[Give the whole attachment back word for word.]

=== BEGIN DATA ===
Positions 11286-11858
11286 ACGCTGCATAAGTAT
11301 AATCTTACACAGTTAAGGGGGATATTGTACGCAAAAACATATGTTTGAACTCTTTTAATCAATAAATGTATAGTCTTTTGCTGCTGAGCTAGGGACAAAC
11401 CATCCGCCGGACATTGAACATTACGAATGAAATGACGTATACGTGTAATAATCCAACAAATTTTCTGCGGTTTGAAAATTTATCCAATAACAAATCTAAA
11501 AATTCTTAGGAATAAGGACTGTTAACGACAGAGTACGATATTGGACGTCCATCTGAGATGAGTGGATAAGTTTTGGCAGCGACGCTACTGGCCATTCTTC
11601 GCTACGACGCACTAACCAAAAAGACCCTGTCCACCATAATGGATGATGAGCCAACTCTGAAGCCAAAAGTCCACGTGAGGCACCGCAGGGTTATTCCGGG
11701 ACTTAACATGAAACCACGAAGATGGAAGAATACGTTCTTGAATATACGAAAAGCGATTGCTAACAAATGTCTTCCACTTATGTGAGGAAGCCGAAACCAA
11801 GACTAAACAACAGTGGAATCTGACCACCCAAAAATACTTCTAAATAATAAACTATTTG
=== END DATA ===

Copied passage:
Positions 11286-11858
11286 ACGCTGCATAAGTAT
11301 AATCTTACACAGTTAAGGGGGATATTGTACGCAAAAACATATGTTTGAACTCTTTTAATCAATAAATGTATAGTCTTTTGCTGCTGAGCTAGGGACAAAC
11401 CATCCGCCGGACATTGAACATTACGAATGAAATGACGTATACGTGTAATAATCCAACAAATTTTCTGCGGTTTGAAAATTTATCCAATAACAAATCTAAA
11501 AATTCTTAGGAATAAGGACTGTTAACGACAGAGTACGATATTGGACGTCCATCTGAGATGAGTGGATAAGTTTTGGCAGCGACGCTACTGGCCATTCTTC
11601 GCTACGACGCACTAACCAAAAAGACCCTGTCCACCATAATGGATGATGAGCCAACTCTGAAGCCAAAAGTCCACGTGAGGCACCGCAGGGTTATTCCGGG
11701 ACTTAACATGAAACCACGAAGATGGAAGAATACGTTCTTGAATATACGAAAAGCGATTGCTAACAAATGTCTTCCACTTATGTGAGGAAGCCGAAACCAA
11801 GACTAAACAACAGTGGAATCTGACCACCCAAAAATACTTCTAAATAATAAACTATTTG